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Steve Bannon wants to turn the press into the new Hillary.

It’s no secret that the former executive chair of Breitbart News hates the media. His career as both a media executive and as the brains behind the Trump operation has been defined by opposition to the mainstream media, which he regards as an organ of the elite consensus that has ineffectively run the country for decades. But on Thursday in an interview published by The New York Times, Bannon went a step further. “The media should be embarrassed and humiliated and keep its mouth shut and just listen for a while,” Bannon told Times reporter Mike Grynbaum.“I want you to quote this. The media here is the opposition party. They don’t understand this country. They still do not understand why Donald Trump is the president of the United States.”

Bannon characteristically expressed his distaste for the media in populist terms—as part of the establishment that he and Trump are trying to tear down. But by labeling the media—and not, say, the Democratic Party—as “the opposition party,” Bannon is also nodding to the Trump White House’s strategy. Trump’s approval rating is incredibly low for an incoming president, currently sitting below 40 percent. Over the past eighteen months, Trump has always had a foil: First, 17 wishy-washy establishment Republicans, then a Democratic challenger he was able to successfully brand as being corrupt and out of touch with the concerns of (predominantly) white middle and lower-class families.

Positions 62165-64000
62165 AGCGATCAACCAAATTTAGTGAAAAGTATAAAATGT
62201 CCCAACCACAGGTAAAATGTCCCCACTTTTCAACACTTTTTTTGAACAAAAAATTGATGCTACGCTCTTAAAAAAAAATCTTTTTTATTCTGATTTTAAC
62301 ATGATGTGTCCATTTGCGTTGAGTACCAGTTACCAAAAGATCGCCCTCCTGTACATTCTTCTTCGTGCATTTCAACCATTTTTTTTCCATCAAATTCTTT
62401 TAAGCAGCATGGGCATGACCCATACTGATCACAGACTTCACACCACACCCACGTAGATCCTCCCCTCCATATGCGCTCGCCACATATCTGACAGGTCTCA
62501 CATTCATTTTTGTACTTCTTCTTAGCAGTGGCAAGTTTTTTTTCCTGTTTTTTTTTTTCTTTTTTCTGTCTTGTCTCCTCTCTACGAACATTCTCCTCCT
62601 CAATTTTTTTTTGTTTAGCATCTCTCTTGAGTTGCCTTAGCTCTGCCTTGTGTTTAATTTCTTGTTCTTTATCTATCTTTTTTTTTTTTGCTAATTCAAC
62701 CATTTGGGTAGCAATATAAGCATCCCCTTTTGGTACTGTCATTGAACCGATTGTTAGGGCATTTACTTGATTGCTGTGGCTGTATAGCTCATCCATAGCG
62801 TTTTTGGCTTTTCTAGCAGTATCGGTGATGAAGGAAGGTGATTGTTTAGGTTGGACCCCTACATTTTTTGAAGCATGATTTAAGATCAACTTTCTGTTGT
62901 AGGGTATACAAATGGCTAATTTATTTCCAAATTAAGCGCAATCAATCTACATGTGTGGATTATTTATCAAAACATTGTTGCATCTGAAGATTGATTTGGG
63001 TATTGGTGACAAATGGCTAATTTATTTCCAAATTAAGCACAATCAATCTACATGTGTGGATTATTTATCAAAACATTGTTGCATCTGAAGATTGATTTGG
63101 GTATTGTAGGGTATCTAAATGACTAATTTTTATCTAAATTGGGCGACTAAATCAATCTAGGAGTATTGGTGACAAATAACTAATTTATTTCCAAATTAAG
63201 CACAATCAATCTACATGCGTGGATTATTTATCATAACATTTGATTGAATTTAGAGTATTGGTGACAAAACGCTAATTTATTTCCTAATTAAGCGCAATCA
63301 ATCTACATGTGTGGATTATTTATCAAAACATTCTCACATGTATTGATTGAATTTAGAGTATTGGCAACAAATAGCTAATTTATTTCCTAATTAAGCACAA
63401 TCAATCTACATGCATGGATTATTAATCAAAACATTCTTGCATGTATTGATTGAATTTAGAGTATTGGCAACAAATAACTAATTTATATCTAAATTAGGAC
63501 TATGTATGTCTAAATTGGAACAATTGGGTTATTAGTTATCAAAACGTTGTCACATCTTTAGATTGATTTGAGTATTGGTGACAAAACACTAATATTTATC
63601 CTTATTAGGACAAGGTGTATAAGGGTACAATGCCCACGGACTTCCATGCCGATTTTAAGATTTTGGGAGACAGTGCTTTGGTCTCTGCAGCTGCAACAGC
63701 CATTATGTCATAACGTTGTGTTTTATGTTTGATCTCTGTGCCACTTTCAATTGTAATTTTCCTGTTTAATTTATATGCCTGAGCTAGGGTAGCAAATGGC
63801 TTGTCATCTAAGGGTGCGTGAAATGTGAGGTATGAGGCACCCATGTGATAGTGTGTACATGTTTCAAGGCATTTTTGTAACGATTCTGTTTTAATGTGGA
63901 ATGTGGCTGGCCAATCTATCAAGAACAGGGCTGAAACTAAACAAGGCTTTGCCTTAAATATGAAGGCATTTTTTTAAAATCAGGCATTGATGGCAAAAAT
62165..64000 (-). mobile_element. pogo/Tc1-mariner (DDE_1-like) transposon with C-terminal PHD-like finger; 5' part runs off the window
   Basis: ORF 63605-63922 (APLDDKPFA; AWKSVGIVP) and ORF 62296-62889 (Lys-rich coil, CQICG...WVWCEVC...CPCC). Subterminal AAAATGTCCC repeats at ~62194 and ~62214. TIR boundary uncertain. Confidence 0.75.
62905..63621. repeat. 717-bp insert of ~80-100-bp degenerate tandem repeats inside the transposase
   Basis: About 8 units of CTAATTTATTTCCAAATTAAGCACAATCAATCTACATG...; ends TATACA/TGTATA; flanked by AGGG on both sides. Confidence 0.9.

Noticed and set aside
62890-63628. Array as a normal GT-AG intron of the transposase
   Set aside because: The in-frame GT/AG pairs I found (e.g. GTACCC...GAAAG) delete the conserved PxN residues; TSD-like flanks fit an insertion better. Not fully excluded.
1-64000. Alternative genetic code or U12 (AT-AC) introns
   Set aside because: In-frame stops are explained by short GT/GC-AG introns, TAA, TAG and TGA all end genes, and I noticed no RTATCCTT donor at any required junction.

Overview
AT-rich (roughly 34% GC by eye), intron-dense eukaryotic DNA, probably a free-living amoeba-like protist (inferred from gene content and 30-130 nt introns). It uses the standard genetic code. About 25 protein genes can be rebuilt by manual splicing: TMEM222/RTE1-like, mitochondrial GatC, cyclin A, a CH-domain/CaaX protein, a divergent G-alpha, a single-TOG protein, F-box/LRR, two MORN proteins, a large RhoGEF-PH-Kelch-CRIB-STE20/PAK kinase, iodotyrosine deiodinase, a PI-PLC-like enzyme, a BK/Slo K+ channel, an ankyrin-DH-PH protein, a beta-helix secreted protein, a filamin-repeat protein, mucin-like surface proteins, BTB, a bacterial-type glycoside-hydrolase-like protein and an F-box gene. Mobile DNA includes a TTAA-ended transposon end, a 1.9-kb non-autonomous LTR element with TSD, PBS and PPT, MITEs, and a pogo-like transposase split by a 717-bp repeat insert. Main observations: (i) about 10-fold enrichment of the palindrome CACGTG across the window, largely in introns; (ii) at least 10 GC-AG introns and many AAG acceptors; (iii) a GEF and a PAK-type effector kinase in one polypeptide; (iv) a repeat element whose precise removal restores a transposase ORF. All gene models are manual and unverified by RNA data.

Trump does not have a well-defined foil now—it’s certainly not Chuck Schumer, or any of the other Senate Democrats. Bernie Sanders remains an effective opposition figure, but he doesn’t represent the “establishment” that Trump has so successfully run against. Bannon’s gamble going forward is that the media can be that foil—this has the added benefit of discrediting the dozens of damaging reports about the Trump administration that are issued every day. The problem is that the press is an abstraction, not a flesh-and-blood political opponent. The idea that this will win over the majority of the country that is skeptical of Trump’s new regime seems far-fetched.